Unfounded earthquake rumors spark fear
“Three of my neighbors left the town and are headed to their relatives’ places in Seoul and Daegu,” said a 57-year-old resident of Gyeongju. “We’ve all heard that stronger earthquakes may be on the way, and I’d leave in a heartbeat, too, if not for the 60 cows on my farm.”
Gyeongju was struck by a 5.8-magnitude earthquake on Sept. 12, the strongest since 1978, which was preceded by a 5.1-magnitude foreshock and a 4.2-magnitude aftershock on the same day.
In just one week, the city was hit again with a 4.5-magnitude aftershock on Monday and a 3.5-magnitude aftershock on Wednesday.
As of Thursday afternoon, Gyeongju, a Unesco World Heritage site, has experienced a total of 423 aftershocks, according to the Korea Meteorological Administration (KMA).
Yet rumors that larger quakes are on their way are shaking up residents. A chart written in English and Japanese that designates the dates and magnitudes of earthquakes in Korea, Japan and surrounding regions from June to early October went viral on social media this week.
“Not only does the chart correctly point out the dates and magnitudes of the quakes of Sept. 12 and Monday, it predicts more will be coming on Saturday,” a user commented. “I sure pray nothing bad happens.”
According to the chart, a 6.6-magnitude earthquake will hit Korea on Saturday, and a 6.8-magnitude quake will hit the country next Thursday.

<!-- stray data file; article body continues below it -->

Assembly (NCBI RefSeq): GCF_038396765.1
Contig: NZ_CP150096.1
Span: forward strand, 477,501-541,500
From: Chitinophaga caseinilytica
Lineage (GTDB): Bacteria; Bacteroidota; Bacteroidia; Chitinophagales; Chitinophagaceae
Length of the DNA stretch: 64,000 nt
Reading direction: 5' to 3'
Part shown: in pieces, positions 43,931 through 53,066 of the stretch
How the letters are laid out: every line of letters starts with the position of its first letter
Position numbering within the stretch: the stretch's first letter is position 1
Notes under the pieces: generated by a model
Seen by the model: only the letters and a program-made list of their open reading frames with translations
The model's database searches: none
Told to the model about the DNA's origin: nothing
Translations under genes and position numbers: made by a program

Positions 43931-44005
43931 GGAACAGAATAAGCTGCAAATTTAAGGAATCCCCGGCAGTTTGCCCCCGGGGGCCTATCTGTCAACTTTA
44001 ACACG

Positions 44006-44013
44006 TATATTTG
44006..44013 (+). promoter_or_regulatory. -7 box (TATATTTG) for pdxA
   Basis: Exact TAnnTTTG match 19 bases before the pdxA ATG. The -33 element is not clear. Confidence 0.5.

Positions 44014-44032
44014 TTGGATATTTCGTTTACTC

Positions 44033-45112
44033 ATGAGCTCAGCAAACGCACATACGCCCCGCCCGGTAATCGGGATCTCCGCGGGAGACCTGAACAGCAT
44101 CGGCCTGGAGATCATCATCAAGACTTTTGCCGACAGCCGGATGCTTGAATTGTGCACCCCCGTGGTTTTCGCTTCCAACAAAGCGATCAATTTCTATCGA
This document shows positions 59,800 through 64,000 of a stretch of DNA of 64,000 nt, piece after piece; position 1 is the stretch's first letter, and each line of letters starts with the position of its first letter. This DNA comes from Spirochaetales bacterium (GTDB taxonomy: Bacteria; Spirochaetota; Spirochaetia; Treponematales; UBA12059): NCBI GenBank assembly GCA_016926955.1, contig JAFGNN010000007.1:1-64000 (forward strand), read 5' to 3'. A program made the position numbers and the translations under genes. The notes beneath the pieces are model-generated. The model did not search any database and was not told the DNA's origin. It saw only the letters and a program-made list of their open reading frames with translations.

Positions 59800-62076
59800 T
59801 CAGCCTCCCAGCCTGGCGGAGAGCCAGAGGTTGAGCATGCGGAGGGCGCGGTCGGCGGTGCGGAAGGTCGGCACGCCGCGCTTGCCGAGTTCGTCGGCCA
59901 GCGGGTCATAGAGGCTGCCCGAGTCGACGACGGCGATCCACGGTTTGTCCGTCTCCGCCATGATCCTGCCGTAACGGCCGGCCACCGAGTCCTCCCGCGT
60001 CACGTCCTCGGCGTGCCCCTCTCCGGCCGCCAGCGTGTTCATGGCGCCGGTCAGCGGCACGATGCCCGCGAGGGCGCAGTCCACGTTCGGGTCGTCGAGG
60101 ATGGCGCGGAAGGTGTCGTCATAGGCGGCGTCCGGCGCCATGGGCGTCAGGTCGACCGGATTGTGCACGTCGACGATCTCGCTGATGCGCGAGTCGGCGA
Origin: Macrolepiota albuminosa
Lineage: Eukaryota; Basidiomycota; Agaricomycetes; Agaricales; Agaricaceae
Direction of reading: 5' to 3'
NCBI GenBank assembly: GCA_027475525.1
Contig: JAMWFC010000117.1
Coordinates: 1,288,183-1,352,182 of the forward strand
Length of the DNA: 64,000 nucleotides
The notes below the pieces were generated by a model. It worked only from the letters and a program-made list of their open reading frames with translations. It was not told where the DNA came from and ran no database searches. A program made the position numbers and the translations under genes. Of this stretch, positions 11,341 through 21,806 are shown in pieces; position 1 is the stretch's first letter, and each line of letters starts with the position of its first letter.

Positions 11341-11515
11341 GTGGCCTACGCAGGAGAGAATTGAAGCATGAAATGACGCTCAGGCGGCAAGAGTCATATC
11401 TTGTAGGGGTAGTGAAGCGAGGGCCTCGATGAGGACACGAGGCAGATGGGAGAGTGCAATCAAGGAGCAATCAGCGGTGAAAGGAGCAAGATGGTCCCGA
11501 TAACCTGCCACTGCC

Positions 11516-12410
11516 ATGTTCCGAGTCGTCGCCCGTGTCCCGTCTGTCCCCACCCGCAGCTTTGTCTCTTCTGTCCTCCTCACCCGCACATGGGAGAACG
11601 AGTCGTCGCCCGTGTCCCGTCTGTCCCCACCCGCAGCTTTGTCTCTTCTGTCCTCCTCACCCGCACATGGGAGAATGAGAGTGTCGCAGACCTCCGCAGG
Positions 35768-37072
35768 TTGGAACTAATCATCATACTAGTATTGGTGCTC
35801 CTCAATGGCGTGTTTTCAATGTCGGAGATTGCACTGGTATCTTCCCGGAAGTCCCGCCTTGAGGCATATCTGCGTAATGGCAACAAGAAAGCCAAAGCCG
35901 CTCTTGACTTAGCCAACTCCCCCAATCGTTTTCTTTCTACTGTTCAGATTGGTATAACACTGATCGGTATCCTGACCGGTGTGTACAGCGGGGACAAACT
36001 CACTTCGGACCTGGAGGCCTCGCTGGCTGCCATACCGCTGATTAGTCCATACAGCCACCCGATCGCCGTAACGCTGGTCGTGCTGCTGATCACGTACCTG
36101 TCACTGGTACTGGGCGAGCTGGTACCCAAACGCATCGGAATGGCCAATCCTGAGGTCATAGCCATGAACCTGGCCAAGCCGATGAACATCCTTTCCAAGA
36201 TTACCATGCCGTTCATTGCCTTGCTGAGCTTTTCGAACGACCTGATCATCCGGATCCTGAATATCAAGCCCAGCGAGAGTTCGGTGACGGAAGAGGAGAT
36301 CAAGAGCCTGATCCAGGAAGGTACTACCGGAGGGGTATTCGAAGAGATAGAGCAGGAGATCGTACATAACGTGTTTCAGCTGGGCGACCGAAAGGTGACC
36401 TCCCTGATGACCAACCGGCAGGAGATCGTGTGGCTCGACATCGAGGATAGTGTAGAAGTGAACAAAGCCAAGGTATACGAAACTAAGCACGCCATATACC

The discussions sparked online even asserted that the mysterious gas-like smell in Busan and Ulsan in July, and the photos of thousands of ants spotted moving along a shore in Busan, are signs of coming quakes.
“Employees here are quite worried after hearing rumors that stronger quakes may be on their way,” said a 31-year-old employee of a petrochemical complex in Ulju County, Ulsan, some 10 kilometers (6.2 miles) from Gyeongju. “If an earthquake disrupts the complex, a leakage of poisonous gas could kill people within seconds.”
Experts say such rumors do not have scientific ground.
“The most that geologists can predict is the possibility of any coming quakes in years,” said Yoon Seong-hyo, professor of earth sciences at Pusan National University. “For example, geologists of California published papers that said the possibility of earthquakes coming before 2020 is at 65 percent.”
He added, “So imagine how difficult it would be to predict the exact dates and magnitudes of earthquakes. As for the ants and gas smell in Busan, they don’t have much to do with the quakes. Ants move in colonies before and after monsoon seasons, and gases related to earthquakes are colorless and odorless.”
The KMA announced on Thursday that the quakes appear to be moving south-southwest. The national weather forecaster corrected its initial reports on the locations of the earthquakes, saying the 5.1-magnitude foreshock on Sept. 12 hit an area 8.2 kilometers south-southwest of Gyeongju, and the 5.8-magnitude quake on the same day hit an area 8.7 kilometers south-southwest of the city.
In analyzing the locations of the hundreds of aftershocks, the KMA concluded that the quakes are moving south-southwest.
“The aftershocks are expected to continue and the KMA does not know when they will cease completely,” said Yoo Yong-gyu, head of the Earthquake and Volcano Monitoring Division of the KMA. “The possibility that a quake stronger than the 5.8-magnitude earthquake will hit the region again is very low, but aftershocks of magnitudes 3.0 to 4.0 may occur.”
BY KIM YOUN-HO, CHOI EUN-KYUNG, KANG CHAN-SU [firstname.lastname@example.org]